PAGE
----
Where is Panel to find substantiation of these asserted facts of secondary meaning? Where are the tearsheets or screenshots of the promotions? What is the dollar amount of the extensive promotions? Who actually viewed the promotion? Where are the surveys as to actual or hypothetical consumer confusion?
Counsel’s supposition of consumer confusion from typing either of the disputed domain names into a browser, and appended responses to a self-serving blog authored by a disputant, is not so extant as to create intellectual property rights through the caboose of secondary meaning.
Complainant, in its Exhibit D, shows a cover of 614 Magazine. Yet, Complainant has yet to publish a single edition of the magazine, which is not scheduled to circulate until April of 2009. Thus, there is exceedingly thin support for any supposition of consumer confusion between the domain names and an as yet unpublished magazine and its associated skeletal website.
The reviewing Panel thus finds that Complainant has not acquired sufficient secondary meaning associated with the mark, and that the Complainant lacks rights in the 614 MAGAZINE mark under Policy ¶ 4(a)(i). See Falwell v. Cohn, D2002-0184 (WIPO June 3, 2002) (“Complainant claims a common law trademark in his personal name. The Complainant has failed to show that his name, well known as it is, has been used in a trademark sense as a label of particular goods or services.”); see also Build-A-Bear Workshop, Inc. v. Pallone, FA 874279 (Nat. Arb. Forum Mar. 1, 2007) (finding that the complainant did not establish common law rights in the BEAR BUILDER or BEAR BUILDERS marks because the evidence it submitted was insufficient to show the mark had acquired any secondary meaning).
The Panel concludes that Complainant has not satisfied Policy ¶ 4(a)(i) because it has failed to establish rights in the mark. Therefore, the Panel declines to analyze the other two elements of the Policy. See Creative Curb v. Edgetec Int’l Pty. Ltd., FA 116765 (Nat. Arb. Forum Sept. 20, 2002) (finding that because the complainant must prove all three elements under the Policy, the complainant’s failure to prove one of the elements makes further inquiry into the remaining element unnecessary); see also Hugo Daniel Barbaca Bejinha v.Complainanat states in its Complaint that, “ Whois Guard Protected, FA 836538 (Nat. Arb. Forum Dec. 28, 2006) (deciding not to inquire into the respondent’s rights or legitimate interests or its registration and use in bad faith where the Complainant could not satisfy the requirements of Policy ¶ 4(a)(i)).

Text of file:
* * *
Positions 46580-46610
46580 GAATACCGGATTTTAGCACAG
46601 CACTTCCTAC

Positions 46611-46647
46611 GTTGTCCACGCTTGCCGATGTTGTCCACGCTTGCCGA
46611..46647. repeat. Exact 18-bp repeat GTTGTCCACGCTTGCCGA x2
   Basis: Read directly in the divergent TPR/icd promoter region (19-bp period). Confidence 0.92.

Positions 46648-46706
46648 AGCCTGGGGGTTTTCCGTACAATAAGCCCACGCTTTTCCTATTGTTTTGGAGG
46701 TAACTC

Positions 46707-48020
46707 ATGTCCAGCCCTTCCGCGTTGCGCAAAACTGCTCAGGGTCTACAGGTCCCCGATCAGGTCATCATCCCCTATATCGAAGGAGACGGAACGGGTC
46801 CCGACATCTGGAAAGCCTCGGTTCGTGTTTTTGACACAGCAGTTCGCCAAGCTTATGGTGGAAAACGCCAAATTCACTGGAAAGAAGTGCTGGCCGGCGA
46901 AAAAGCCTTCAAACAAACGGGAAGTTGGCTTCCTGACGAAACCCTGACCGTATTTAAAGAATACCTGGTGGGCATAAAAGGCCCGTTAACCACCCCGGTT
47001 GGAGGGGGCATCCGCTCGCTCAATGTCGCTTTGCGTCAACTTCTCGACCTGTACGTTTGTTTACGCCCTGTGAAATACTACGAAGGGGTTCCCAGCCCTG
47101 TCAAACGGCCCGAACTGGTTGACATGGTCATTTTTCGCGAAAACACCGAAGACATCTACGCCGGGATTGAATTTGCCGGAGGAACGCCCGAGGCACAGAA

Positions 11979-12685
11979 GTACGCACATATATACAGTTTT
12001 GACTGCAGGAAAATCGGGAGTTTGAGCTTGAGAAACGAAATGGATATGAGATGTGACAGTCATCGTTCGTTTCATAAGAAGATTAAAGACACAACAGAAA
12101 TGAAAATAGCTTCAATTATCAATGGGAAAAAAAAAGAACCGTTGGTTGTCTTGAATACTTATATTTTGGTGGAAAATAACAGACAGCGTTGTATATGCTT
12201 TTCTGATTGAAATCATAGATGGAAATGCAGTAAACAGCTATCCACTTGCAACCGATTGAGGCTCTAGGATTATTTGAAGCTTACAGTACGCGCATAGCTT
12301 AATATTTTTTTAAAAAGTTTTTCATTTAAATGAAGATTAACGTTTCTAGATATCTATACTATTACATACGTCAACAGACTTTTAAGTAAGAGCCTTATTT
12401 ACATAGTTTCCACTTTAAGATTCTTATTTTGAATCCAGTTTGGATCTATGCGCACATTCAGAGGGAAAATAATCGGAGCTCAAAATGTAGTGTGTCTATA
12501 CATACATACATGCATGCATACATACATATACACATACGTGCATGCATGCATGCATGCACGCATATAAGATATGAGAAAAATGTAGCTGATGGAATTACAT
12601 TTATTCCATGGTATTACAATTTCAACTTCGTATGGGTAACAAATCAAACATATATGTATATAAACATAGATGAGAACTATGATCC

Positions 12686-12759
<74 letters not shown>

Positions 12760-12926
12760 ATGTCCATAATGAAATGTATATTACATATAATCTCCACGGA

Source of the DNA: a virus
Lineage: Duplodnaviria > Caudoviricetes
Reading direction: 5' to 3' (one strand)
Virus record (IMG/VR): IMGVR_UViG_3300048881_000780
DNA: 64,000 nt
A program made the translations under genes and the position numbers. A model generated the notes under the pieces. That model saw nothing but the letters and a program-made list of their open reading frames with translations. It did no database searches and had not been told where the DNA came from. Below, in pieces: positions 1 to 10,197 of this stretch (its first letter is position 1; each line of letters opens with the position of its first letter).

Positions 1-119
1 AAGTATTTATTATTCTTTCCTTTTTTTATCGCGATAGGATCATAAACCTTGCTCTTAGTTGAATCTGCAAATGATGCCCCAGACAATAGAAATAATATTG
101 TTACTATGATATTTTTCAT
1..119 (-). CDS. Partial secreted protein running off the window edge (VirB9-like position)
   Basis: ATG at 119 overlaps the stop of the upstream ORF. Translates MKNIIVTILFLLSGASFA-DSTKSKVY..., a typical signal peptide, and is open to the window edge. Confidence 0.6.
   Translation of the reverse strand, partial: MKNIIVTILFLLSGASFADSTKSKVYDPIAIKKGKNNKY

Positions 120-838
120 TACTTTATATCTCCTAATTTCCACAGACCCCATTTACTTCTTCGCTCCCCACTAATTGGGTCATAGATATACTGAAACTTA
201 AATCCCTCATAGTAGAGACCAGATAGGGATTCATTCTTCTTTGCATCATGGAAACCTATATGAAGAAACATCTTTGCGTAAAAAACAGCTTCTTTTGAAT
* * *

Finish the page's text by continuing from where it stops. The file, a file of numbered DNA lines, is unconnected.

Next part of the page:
Respondent argues that Complainant engaged in reverse domain name hijacking by filing the instant Complaint while knowing that the disputed domain names predated any rights asserted by Complainant. Panel concludes that Complainant had knowledge of the pre-dated domain name rights because Complainant’s Exhibit B, (Registrar Whois information for the domains at issue at the time of the filing of the Complainant) shows the November 26, 2008 file dates and Complainant’s Exhibit C evidences Complainant’s November 13, 2008 Ohio Trademark registration date.
Respondent also asserts that Complainant, a
competitor of Respondent, seeks to obtain a competitive advantage by wresting
the disputed domain names from Respondent. It is obvious to Panel from a review
of both Complainant’s and Respondent’s material that both parties are in the
magazine business and both parties seek to serve the same target market, that is
Thus, the Panel finds that Complainant has engaged in reverse domain name hijacking. See Labrada Bodybuilding Nutrition, Inc. v. Glisson, FA 250232 (Nat. Arb. Forum May 28, 2004) (finding that complainant engaged in reverse domain name hijacking where it used “the Policy as a tool to simply wrest the disputed domain name in spite of its knowledge that the Complainant was not entitled to that name and hence had no colorable claim under the Policy”); see also Vortal Group, Inc. v.Digital Transp., FA 222968 (Nat. Arb. Forum Mar. 9, 2004) (“The claim for reverse domain name hijacking is granted, because filing a Complaint which one knows or should have known would fail based upon the admissions of Complainant can be interpreted as harassing per se and should be discouraged.”); see also NetDeposit, Inc. v. NetDeposit.com, D2003-0365 (WIPO July 22, 2003) (finding reverse domain name hijacking because “Respondent's domain name registration preceded the Complainant's creation of its trademark rights”).
Having failed to establish all three elements required under the ICANN Policy, the Panel concludes that Complainant’s request for relief shall be DENIED.
Having established the requisite findings for reverse domain name hijacking, the Panel concludes that Respondent’s request for a determination of reverse domain name hi-jacking by Complainant is GRANTED.
Carol M. Stoner,
Dated: March 03, 2009